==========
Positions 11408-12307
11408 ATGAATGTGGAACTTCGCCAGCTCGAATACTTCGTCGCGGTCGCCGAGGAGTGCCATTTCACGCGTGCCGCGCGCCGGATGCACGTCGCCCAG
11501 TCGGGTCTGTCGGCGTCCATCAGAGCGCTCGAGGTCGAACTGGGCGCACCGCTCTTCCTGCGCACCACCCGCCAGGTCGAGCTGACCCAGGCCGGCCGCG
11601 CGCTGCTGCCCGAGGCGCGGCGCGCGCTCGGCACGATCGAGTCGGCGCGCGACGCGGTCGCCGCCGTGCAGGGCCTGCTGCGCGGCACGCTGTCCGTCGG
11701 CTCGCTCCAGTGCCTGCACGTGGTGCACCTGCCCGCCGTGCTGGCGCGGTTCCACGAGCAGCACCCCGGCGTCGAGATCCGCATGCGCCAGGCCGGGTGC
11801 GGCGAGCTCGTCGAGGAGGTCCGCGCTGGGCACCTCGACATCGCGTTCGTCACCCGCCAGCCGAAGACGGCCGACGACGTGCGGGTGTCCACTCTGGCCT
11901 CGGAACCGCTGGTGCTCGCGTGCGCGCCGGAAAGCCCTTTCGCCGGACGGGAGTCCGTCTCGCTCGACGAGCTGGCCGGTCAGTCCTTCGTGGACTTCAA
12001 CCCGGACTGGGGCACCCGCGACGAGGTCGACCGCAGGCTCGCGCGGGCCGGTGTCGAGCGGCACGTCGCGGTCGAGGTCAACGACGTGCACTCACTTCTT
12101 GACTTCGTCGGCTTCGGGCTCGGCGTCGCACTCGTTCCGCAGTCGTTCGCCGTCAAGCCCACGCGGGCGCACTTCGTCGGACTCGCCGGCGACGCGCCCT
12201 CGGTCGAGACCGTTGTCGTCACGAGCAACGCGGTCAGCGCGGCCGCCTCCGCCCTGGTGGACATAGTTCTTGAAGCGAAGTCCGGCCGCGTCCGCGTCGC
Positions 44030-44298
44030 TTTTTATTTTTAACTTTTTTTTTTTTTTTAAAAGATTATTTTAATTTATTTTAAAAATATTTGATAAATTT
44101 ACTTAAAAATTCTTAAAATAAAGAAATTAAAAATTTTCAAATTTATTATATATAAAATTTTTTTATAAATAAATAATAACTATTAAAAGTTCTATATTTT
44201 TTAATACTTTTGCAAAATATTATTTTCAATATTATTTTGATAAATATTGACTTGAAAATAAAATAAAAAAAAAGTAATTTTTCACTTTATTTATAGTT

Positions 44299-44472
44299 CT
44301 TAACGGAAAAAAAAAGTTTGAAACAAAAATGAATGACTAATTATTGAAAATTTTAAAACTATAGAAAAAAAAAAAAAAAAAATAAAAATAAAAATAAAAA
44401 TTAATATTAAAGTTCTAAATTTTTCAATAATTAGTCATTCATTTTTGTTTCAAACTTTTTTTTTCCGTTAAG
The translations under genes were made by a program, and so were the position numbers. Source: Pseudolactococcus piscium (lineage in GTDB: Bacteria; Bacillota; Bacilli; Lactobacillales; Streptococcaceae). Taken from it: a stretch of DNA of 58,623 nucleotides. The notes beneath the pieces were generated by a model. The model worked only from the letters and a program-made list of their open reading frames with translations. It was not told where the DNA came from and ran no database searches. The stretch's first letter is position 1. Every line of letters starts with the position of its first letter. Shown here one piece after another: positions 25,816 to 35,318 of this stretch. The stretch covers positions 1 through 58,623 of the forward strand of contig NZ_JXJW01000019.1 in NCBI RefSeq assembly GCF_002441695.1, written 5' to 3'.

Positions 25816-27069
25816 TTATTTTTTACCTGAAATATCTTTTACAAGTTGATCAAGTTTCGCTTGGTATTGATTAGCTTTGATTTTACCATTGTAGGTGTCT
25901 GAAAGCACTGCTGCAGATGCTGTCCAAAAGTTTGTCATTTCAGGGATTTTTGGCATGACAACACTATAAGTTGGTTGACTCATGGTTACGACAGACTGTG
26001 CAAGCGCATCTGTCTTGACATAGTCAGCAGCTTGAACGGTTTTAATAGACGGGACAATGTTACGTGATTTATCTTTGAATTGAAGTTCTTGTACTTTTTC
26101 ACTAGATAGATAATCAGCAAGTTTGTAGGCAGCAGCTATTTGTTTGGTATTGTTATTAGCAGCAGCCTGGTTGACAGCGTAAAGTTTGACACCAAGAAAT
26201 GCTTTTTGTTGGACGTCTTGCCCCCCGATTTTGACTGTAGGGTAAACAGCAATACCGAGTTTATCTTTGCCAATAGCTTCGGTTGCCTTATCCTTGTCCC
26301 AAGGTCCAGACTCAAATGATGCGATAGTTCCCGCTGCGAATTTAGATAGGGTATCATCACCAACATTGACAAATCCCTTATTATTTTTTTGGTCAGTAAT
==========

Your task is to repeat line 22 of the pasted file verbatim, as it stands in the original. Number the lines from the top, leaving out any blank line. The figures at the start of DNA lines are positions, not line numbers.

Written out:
25901 GAAAGCACTGCTGCAGATGCTGTCCAAAAGTTTGTCATTTCAGGGATTTTTGGCATGACAACACTATAAGTTGGTTGACTCATGGTTACGACAGACTGTG